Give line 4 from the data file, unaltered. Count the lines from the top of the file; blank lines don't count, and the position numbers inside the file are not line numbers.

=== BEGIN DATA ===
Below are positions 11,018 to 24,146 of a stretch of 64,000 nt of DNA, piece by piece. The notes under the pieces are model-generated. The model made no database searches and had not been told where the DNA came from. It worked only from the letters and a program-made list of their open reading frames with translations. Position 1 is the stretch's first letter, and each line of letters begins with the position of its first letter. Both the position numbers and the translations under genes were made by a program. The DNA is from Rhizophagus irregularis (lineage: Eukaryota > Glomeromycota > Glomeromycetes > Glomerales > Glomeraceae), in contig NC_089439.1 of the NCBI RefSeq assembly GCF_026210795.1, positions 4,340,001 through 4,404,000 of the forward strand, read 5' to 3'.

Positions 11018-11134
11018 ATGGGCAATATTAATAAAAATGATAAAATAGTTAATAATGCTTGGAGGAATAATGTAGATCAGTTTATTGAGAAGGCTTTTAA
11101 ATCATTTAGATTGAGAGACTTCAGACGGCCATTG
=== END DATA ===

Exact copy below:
11101 ATCATTTAGATTGAGAGACTTCAGACGGCCATTG